The charity that I work for has recently said goodbye to the Chief Executive who we’ve had for the last ten years. At his final staff conference during the summer, several senior members of staff paid tribute to him and something that one of them said really challenged me.
He talked of how Matthew would respond to any negative talk with the question, “How would things be different if you said that in a way that brought life?”
I immediately recognise times when I have responded too quickly, been overly critical, judgemental, sarcastic or simply discouraging. I remember the times when I have back-tracked, apologised or felt great regret over words that I have spoken, knowing that they have brought anything but life.
I know that I have crushed more than a few spirits in my time, through my careless words or ill-chosen sentiments. And I can recall what it feels like to be on the receiving end of those responses from others.
The thing that I find interesting about Matthew’s challenge however, is the suggestion that we can say all manner of things that need to be said, can speak honestly and tell the truth in difficult circumstances, but still do it in a way that allows people to flourish rather than fade. This isn’t about us all simply saying nice things to each other while thinking something entirely different, nor is it about being hypocritical. It’s an opportunity for me to bring out the best in someone with what I say, a chance for them to see things from a wider perspective, not just come around to my point of view. It’s about me taking a few moments (or even longer) before I speak and asking God how he would have me respond – taking that time to stand in the other person’s shoes and ask myself, “If I was about to hear this, how would I want it to be said?”
As a native of Northern Ireland living in Scotland, I think this is something we Celts particularly need to hear. We love a bit of banter, but it often takes the form of putting someone down. We may well claim that it’s all in jest, but it begins to form a wider culture around how we speak to people, and about them, which has more than a tinge of negativity about it.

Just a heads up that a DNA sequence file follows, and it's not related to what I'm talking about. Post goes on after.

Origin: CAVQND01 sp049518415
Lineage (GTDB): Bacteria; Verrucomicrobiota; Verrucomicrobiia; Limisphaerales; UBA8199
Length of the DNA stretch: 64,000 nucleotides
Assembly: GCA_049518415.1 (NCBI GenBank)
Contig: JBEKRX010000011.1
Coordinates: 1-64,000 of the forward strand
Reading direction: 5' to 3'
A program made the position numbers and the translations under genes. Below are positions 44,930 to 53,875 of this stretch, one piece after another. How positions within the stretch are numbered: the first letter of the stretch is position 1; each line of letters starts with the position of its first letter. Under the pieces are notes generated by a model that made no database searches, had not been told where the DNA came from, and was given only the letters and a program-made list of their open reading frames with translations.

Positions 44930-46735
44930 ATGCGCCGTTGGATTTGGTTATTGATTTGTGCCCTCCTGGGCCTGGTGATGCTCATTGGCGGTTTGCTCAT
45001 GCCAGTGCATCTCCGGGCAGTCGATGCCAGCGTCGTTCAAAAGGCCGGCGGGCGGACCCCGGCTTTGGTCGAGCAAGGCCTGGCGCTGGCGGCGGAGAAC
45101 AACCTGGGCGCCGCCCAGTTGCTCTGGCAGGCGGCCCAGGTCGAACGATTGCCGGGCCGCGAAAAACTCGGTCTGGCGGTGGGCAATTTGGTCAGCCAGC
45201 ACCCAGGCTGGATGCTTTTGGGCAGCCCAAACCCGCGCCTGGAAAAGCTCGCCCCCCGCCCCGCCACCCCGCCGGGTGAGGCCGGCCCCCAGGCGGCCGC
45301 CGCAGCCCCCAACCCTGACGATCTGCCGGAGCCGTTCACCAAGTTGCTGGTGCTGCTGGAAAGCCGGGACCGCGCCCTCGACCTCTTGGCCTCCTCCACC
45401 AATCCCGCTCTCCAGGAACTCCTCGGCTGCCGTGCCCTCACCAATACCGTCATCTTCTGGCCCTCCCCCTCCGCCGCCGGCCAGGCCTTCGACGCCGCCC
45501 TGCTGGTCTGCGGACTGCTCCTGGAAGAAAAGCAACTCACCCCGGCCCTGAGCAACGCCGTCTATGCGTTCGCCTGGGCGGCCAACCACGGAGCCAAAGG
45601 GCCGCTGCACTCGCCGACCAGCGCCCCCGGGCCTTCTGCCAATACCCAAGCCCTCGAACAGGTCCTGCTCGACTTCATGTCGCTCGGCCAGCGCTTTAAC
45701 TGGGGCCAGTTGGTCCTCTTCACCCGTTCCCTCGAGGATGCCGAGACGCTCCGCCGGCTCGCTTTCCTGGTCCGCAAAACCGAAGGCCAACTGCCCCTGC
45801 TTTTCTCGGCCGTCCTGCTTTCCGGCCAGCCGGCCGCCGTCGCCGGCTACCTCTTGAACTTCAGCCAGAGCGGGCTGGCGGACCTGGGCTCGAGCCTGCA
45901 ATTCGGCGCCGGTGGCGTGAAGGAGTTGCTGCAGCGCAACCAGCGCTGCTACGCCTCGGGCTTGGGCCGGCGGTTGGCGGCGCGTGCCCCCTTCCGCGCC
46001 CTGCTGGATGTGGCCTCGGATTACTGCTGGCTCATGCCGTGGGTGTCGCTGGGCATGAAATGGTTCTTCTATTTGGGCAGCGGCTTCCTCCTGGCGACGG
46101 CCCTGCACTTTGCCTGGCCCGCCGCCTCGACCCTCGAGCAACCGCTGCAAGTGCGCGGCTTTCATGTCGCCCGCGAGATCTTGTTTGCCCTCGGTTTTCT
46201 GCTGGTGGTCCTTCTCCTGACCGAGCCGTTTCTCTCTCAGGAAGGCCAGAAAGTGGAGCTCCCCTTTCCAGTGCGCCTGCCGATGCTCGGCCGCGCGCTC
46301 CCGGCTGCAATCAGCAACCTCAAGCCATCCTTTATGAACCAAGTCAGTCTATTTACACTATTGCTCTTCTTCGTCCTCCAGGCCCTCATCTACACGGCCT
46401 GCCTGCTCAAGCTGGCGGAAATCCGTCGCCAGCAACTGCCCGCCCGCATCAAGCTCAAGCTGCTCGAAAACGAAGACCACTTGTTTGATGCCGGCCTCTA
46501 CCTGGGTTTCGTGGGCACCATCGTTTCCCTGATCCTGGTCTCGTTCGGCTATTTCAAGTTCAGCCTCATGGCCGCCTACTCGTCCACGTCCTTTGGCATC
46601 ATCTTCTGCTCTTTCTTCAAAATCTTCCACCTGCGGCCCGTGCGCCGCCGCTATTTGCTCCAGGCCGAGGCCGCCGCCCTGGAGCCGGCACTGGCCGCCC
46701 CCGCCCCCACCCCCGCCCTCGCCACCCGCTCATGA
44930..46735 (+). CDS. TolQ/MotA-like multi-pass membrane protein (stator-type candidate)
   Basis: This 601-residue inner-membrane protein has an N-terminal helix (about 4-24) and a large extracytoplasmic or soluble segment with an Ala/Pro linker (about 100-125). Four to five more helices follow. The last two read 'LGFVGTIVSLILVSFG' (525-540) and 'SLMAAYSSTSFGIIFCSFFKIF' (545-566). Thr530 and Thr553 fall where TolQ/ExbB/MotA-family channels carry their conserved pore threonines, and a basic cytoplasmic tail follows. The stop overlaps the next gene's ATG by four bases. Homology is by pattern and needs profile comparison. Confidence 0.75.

Negativity doesn’t bring life. Instead it breeds disillusionment, discouragement, fear and self-doubt. Rather than spurring someone on to better, it makes them shrink back, second guess or even stop. It makes everyone just that bit smaller.
What if, instead, we spoke words that brought life?
Rather than disagreeing with disdain, we instead offered a different approach? As opposed to shouting someone down for the things we don’t like, we spoke only of what we appreciated in them? Rather than tearing down a person’s plans, we contributed to build something stronger and better?
I wonder what ideas are out there that have never seen the light of day because someone was put down as they began to offer it? What answers have been left unspoken because a negative environment closed down all possibility of them being breathed into life? What creativity has remained untapped because someone was told that they couldn’t, shouldn’t step forward?
The world needs every good idea it can get hold of. The people with those ideas will probably have a dozen terrible plans before then come up with the answer that works. What if they’ve become so disheartened by the response to their first twelve suggestions that they never reach the magic number 13? What if they’ve been made to feel foolish for opening their mouths? Or worse, in our Celtic eyes, become a little too precocious in their plans and schemes and so need bringing down a peg or two? Perhaps, having been brought down, they don’t climb back up. The world doesn’t ever see them shine.
Either way, we all lose.
Today, let’s find a way to harness the best of people and what they offer. Let’s disagree with grace and understanding .
Can we open our minds to hear and entertain opinions we don’t think we’ll like? Can we seek out the nugget of possibility in what’s shared and fan it into the flame of potential?
Today, can we listen and then speak in a way that brings life?
(**Thank you Matthew, for the challenge!)